∴ A Golden Dawn∴
You stare listlessly at the rough wooden beams, your eyes so accustomed to the dark after a long, sleepless night that they can pick out every knot, every whorl. And every moment marked by the slow drip, drip, drip of the leak in the roof which denies you rest, occasionally accompanied by a scurrying of small claws.
The room is derelict. The inn is derelict. The city is derelict. This is not the London you dreamed of when you first decided to find your fortune here as a fighter – not this cold, comfortless country with its barking language and sour wine. You rue the day you left the golden fields of Tuscany for this. With a groan you pull yourself from the rough pallet and stumble toward the window, pulling the shutter back for a breath of what passes for fresh air here.
You are greeted not by now-familiar lifeless grey, but an unexpected blush. It takes your eyes a moment to adjust – then you realise that in the quiet of dawn, the rose-hued rays of a somewhere-brilliant sun are reflected, vivid yet gentle, from the leaded windows across the narrow alley. Each pane shimmers tentatively in its casement, like a splendid array of rubies.
You watch for a moment in quiet contemplation – then with a new lilt in your step, you stride toward the bed and reach for your sword, propped beside it in readiness for all manner of imagined intruders. It is a good sword – sturdy and imposing. It has brought you this far, and it will take you further still. The day is young – oh so young – and you feel like fighting. You hold the weapon up to face the reflected dawn, marvelling at how the newborn light plays about the gleaming brass grip.
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∴ A Twist in the Tale ∴
Sword in hand, you round on your opponent, savouring the surprise in his eyes. Normally he is the active partner, goading, challenging, while you hold back. You are content to parry and riposte, working him out like a riddle until an opportunity for attack is only too obvious.
But the weight and the want of the war rapier tug you from your comfort zone, urging decisive action. You watch instinctive fear give way to fascination as, by degree, your partner falls in step with your new dance.
You narrowly sidestep a cut to the right and, drunk on new-found authority, close in on him with a triumphant grin. He has no choice but to step backwards, pinned against the rack of weapons by the tip of your blade.
“Give in,” you murmur, enjoying the moment. “Admit that you never stood a chance.”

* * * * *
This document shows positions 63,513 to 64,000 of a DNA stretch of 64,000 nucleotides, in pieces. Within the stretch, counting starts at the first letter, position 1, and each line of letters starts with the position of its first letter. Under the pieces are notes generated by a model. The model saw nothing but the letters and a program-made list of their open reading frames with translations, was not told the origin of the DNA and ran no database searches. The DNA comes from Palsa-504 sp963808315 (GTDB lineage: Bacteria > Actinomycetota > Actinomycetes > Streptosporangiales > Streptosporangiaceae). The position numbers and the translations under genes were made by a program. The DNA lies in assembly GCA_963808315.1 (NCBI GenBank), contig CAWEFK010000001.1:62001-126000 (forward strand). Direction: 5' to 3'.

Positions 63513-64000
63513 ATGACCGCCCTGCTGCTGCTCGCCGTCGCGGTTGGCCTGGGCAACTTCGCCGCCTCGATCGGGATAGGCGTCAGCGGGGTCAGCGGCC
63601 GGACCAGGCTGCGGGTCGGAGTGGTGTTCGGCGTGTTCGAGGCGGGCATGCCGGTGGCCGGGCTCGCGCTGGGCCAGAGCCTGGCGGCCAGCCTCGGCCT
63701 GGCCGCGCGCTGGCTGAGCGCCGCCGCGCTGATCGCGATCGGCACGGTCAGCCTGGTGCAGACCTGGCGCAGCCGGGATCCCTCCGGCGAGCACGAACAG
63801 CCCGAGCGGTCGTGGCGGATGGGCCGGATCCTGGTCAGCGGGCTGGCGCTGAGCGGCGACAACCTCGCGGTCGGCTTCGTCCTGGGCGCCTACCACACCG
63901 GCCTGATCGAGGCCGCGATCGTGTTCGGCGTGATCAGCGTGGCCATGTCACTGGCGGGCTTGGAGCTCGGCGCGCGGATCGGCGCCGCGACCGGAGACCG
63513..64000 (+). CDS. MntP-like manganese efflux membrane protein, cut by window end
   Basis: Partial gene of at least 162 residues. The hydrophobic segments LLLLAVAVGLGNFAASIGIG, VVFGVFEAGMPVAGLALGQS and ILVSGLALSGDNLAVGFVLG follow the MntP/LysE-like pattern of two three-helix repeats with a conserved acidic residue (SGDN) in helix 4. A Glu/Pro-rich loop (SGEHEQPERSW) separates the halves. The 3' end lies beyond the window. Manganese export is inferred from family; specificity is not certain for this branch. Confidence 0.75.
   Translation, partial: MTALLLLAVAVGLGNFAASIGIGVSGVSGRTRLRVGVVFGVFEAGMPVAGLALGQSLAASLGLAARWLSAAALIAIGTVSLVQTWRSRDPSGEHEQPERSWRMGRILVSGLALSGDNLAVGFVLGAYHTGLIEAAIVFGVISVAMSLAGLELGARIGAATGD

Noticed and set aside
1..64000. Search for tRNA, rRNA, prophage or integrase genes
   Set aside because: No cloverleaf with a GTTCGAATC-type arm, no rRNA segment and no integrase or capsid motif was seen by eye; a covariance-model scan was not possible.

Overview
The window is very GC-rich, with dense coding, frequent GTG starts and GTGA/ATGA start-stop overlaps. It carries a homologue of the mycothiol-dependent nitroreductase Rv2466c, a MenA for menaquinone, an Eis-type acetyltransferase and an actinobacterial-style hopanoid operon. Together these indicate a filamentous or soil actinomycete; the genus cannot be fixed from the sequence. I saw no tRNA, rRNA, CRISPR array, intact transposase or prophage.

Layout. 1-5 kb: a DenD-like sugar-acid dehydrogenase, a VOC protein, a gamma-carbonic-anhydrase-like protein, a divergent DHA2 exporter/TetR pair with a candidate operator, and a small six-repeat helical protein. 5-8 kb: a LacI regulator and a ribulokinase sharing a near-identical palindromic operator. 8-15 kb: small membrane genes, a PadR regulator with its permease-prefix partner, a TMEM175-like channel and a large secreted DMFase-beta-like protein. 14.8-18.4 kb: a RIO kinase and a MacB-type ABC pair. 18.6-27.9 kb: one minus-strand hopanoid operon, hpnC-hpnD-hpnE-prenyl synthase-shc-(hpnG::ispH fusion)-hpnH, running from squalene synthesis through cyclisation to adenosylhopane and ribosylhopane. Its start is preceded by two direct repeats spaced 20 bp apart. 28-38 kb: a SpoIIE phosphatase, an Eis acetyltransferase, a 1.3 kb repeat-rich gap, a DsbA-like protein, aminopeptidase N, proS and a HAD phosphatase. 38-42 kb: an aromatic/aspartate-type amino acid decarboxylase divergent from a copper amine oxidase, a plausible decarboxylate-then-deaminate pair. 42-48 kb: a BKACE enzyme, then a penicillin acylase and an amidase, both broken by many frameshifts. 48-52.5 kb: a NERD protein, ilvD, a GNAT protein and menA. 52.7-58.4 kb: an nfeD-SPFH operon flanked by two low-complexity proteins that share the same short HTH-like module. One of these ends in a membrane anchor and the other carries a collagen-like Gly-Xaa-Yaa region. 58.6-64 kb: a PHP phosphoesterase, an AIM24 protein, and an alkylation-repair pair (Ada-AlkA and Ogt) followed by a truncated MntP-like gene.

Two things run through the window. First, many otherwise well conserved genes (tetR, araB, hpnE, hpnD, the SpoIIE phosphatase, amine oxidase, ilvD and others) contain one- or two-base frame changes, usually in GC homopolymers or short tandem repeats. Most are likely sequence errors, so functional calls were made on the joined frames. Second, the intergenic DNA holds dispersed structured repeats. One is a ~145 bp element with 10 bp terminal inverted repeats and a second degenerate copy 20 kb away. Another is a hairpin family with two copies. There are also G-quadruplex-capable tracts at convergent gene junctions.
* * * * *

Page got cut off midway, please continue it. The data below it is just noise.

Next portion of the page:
But now it’s his turn to serve a sparkling smile as he brings his left hand up and knocks your blade away with the flat of a dagger. The black-bar ribcage of the main gauche’s hilt rebounds to meet your jaw with a thud. Too late it dawns on you that he must have snatched it from the weapons rack while you gloated.
“Not this time, old friend,” he smiles as he stalks past you.
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∴ An Honorable Quarrel ∴
“Prove it, then,” your comrade cries, and takes up his rapier with a flourish.
You can barely recall how this row began, but it ends here, where they always do, with a duel a hair fiercer than jest, each of you eager to join in this dance of skill and steel.
Your instructor would despair, of course – is it not he who told you the best way to win a fight is to avoid getting into one? But perhaps he’s forgotten what it’s like to be young and hot-blooded.
You fight down a grin. It would not do to make explicit the pleasure you each take in these contrived after-class quarrels. Instead, you scan the rack of weapons, looking for something new. Something unexpected.
Your eye alights on a heavy, single-edge sword with a round, black pommel and a guard of two black rings. It is broader than the rest, shorter. Almost a cavalry sword. You slide your hand over the cord-wrapped grip and lift it experimentally from the rack.
Your eyes widen. The sword is authoritative, yes. Dominating, even. But its weight and wieldiness defy appearances. You turn back to the piste with a sly smile. Yes. This one might just do.
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